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Five-Year-Old Identifies 130-Million-Year-Old Footprint Of A Dinosaur

Five-Year-Old Identifies 130-Million-Year-Old Footprint Of A Dinosaur

Yang Zherui was able to immediately determine that the "chicken footprint" locals had seen actually belonged to theropods, a three-toed, bird-like dinosaur.

Five-year-old children usually run around playing and try and get a grasp on the alphabet at their age. While most of us don't have a lot to brag about from when we were toddlers, a five-year-old from China has managed to discover a dinosaur footprint while he was on vacation. This is a feat most of us definitely do not have to our names. Perhaps it was Yang Zherui's interest in dinosaurs, his childlike curiosity, and a keen sense of observation that led to this momentous discovery. But Zherui has already made history as the youngest person to have discovered a dinosaur footprint, in the five years he has spent on Earth.



 

 

Zherui was on a family vacation to visit his grandfather who lives in the county of Bazhong. The Daily Mail reported that the little boy had asked his parents to take him to south-western China's Sichuan region after hearing about the previously unidentified prints that were spotted there. As a dino enthusiast, Zherui was quick to note that the footprint could have possibly belonged to a type of bird-like dinosaurs that he had learned about. He was even able to explain why he thought so in detail. Intrigued by the boy's passionate explanation, his parents got in touch with Xing Lida, a dinosaur specialist and deputy professor at the China University of Geosciences.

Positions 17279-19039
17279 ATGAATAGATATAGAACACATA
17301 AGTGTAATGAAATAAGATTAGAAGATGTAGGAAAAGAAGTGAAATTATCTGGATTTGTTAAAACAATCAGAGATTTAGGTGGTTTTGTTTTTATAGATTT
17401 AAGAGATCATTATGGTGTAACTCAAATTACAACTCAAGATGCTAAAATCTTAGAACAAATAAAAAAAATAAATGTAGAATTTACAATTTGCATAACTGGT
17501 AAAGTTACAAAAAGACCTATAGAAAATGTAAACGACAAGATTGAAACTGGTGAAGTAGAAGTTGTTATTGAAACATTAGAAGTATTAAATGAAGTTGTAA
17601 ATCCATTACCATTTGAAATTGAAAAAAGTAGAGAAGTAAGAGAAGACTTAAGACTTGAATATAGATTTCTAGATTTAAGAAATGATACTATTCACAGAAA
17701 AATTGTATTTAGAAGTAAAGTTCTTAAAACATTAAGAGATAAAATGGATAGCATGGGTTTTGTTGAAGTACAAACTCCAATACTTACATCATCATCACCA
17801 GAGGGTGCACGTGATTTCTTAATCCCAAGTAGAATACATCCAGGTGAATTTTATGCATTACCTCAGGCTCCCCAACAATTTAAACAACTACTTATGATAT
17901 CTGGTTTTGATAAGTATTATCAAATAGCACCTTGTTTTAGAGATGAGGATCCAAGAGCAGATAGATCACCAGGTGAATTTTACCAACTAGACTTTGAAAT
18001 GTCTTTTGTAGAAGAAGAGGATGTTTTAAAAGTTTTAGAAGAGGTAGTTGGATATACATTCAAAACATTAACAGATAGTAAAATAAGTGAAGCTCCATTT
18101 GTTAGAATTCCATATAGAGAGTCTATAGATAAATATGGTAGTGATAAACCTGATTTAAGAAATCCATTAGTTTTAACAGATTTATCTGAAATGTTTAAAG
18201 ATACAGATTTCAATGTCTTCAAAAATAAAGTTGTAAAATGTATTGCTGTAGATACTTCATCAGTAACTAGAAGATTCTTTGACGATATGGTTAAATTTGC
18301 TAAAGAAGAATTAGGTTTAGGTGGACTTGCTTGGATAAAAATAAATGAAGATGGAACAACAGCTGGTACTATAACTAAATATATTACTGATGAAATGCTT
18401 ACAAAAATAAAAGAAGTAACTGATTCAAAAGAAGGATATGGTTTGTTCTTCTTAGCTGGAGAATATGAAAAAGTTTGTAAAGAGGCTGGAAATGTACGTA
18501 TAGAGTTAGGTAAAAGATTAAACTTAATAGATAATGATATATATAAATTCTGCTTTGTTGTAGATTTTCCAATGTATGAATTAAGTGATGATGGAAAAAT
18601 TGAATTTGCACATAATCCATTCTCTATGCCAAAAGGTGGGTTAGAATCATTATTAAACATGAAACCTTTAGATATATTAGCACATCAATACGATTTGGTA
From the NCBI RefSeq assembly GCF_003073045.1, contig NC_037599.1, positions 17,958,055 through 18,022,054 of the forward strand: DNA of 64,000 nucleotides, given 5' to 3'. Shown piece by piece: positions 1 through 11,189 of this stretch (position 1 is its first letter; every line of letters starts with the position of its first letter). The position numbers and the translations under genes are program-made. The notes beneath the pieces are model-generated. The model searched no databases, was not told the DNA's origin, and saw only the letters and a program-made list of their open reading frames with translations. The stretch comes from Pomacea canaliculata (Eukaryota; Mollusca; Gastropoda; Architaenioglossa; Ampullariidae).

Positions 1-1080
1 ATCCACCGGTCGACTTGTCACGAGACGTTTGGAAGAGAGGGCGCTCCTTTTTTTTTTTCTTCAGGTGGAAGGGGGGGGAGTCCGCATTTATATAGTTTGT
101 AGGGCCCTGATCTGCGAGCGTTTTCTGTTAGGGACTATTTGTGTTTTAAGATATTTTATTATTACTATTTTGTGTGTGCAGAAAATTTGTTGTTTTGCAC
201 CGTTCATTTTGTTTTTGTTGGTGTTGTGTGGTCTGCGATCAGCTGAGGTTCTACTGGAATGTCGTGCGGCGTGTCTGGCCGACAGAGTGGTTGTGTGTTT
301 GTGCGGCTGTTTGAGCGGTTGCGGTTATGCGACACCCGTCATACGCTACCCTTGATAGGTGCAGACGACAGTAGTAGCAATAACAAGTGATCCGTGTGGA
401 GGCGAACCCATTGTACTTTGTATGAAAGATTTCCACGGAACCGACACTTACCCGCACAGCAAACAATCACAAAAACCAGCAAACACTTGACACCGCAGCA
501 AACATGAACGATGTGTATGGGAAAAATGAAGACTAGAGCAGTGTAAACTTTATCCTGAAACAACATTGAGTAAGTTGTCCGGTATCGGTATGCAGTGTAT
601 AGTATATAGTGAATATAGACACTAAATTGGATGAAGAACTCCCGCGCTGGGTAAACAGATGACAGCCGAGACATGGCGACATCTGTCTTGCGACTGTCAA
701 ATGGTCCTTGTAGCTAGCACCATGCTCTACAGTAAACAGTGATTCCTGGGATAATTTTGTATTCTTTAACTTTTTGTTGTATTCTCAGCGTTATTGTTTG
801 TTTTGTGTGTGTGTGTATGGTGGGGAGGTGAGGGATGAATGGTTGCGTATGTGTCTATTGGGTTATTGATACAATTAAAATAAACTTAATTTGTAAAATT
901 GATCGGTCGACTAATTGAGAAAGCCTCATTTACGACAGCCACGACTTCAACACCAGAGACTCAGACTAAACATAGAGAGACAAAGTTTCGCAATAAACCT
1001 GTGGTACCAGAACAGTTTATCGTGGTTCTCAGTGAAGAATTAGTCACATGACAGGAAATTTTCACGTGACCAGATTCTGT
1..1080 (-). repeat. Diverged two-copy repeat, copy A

Zherui claimed that the mysterious markings could be the fossilized imprints of dinosaurs' feet. These claims were indeed backed by the scientist who went on to explain that the footmarks were left by theropods, a type of bird-like dinosaurs that were three-toed and had hollow limbs. In fact, present-day birds have been found to be the direct descendants of theropods. Birds have evolved from a group of meat-eating theropods, which also happened to be the same group that Tyrannosaurus Rex belonged to, according to Natural History Museum. However, birds have evolved from small theropods and not huge ones like the T-Rex.



 

 

Xing also said that the footmark could possibly be from 130 million years ago, dating back to the Cretaceous Period. According to Live Science, "The Cretaceous Period was the last and longest segment of the Mesozoic Era. It lasted approximately 79 million years, from the minor extinction event that closed the Jurassic Period about 145.5 million years ago to the Cretaceous-Paleogene (K-Pg) extinction event dated at 65.5 million years ago." The continents as we know them today did not exist at the beginning of this period. The footmarks that Zherui managed to recognize were from that period. He also loved science and had already started attending classes about dinosaurs, which helped the cause.



 

 

The locals had seen these "chicken feet" prints for a long time. But no one before Zherui had made the connection that this could have potentially belonged to a dinosaur and neither did they know of the significance. The family made the trek to the rock slab that was located in the wild and carried with them tools to make the trip easy as well. The boy's mother took pictures of the imprints on the rock and reached out to the paleontologist through the Chinese social media, Weibo. Xing said he and his team would carry on studying the tracks and arrange an exhibition for them in the future. 



 

 


 
 

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